One theory of aggression blames violence on our liberal use of foul language - not that bad words cause violence (although what fight starts without them?) - but that if cussing becomes meaningless by overuse then what's the next level of venting but punching somebody? Growing up in a home where my Dad was a religiously disciplined man I never heard him swear except when he was working on the car or telling the banker who came to repossess the farm to get off our land. He taught by example that cussing was reserved for special occasions.
There is an evolution of language that makes some words and phrases harsher or softer over time. When I was in high school if something "sucked" the reference was to a demeaning, forced sex act. Today the word connotes a vacuum, emptiness, or worthlessness and most people have little objection to it. The epithet of calling someone a bastard has lost its sting in today's America where babies born out of wedlock is the norm. Other examples come to mind but I feel like a little boy behind the barn practicing my curse words if I ponder it too much.
The most ubiquitous and harsh word is the word that originates as a reference to rape. It is referred to as the F-word, eff, f***, or other recognizable codes for public print. There are plenty of arguments for avoiding this word in addition to its potential moral revulsion. In most cases, the word is just a space-filler and makes no grammatical sense whatsoeffingever. Since police officers in emotionally charged situations tend to revert to what they practice, the word pops up on videotapes of crisis situations too frequently. If I never hear "Get on the f***ing ground and show me your f***ing hands now!" again I'd be grateful. The word has no communicative purpose and, in fact, obscures the flow of the language and the conciseness of compliance commands. It can also be prejudicial to juries and attorneys even though they are quite content using the language themselves or at least enjoying movies and HBO without the slightest flinch at the word.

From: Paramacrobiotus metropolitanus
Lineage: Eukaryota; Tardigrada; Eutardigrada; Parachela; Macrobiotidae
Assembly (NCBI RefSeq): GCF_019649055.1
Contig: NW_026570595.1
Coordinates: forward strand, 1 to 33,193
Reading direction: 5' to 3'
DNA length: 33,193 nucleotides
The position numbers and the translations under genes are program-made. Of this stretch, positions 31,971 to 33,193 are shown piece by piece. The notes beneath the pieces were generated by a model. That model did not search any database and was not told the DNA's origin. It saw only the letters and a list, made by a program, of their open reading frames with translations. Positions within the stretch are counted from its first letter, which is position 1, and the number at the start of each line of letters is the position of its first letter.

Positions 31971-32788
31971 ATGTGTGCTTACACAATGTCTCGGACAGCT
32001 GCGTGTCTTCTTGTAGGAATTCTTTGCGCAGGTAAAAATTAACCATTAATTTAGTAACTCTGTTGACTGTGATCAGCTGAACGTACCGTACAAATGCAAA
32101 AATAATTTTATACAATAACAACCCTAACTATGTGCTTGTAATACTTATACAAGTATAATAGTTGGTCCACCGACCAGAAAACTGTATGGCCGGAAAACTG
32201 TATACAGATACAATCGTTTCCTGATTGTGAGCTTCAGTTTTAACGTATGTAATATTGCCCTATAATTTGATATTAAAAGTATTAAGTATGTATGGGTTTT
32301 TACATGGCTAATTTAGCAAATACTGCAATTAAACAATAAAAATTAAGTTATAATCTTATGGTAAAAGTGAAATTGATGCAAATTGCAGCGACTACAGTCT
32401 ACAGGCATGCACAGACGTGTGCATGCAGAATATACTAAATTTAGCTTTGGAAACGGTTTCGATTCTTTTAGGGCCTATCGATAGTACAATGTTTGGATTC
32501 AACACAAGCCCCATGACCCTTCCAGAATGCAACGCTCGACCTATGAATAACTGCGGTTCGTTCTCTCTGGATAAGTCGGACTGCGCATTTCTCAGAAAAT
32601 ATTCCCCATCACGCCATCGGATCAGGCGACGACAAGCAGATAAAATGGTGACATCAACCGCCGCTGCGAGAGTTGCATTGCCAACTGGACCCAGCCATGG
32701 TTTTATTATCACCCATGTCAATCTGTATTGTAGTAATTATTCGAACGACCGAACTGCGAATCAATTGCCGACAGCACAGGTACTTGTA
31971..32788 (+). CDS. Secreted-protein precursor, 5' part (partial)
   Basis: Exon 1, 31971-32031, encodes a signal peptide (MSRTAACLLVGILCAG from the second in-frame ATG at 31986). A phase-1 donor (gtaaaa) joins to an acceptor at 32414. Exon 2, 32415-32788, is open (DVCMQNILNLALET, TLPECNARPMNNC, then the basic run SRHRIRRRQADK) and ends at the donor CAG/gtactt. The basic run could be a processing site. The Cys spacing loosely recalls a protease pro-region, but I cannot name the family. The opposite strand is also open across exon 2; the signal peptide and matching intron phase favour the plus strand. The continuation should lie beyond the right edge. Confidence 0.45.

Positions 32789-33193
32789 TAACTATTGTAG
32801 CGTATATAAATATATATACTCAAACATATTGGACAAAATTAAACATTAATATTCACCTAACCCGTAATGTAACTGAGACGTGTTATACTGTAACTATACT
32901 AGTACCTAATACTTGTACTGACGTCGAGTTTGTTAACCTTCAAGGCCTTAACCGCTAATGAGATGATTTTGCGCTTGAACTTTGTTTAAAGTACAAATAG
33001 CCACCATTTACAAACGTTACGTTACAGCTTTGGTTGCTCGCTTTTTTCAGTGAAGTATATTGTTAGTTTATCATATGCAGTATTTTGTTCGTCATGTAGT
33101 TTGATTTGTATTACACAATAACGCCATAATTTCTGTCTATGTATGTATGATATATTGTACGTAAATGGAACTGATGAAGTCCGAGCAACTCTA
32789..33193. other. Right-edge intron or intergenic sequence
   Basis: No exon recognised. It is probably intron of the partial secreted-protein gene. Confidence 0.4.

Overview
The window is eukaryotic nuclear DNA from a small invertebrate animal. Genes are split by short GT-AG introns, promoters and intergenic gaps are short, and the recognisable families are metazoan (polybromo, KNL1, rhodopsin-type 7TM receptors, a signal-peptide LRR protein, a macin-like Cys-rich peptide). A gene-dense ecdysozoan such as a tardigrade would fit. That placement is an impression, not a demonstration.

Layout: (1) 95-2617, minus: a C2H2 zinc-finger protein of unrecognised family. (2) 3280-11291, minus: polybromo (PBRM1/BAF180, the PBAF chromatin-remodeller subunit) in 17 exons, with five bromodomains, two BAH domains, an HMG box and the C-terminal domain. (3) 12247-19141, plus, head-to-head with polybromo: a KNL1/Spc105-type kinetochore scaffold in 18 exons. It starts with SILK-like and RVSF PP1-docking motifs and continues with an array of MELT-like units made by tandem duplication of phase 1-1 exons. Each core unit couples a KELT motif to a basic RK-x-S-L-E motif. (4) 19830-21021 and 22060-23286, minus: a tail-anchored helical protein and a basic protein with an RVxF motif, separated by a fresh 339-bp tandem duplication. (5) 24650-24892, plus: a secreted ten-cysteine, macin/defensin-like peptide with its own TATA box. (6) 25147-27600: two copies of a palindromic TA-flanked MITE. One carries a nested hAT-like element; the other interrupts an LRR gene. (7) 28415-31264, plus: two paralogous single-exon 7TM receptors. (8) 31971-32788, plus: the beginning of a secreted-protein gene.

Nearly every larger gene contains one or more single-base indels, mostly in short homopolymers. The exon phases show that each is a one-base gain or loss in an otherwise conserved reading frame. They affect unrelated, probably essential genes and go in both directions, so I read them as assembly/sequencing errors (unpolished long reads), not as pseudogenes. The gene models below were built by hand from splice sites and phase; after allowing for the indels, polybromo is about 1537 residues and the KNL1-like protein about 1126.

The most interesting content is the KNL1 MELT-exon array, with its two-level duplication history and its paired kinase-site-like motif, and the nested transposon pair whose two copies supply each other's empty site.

As for the argument that this is the language of the streets and people need to know how serious we are, I just have to say that avoiding that language in my experience has never kept somebody from responding to my commands. We're not "one of them" and pretending that using gutter language bonds us to our rough communities is disingenuous. None of this is to say that total foul language abstinence is necessary any more than to say that we never do anything in the course of our jobs that is not also proper in normal social intercourse. We do use harsh language, we do use force, and we do use deception, all of which involve ethical calculations of ends justifying means and that, in a perfect world, would never be necessary tools of the trade.
Avoiding swearing in public requires the discipline of avoiding it in private. The exercise might be a good self-improvement project for this year. What the heck – it couldn't hurt.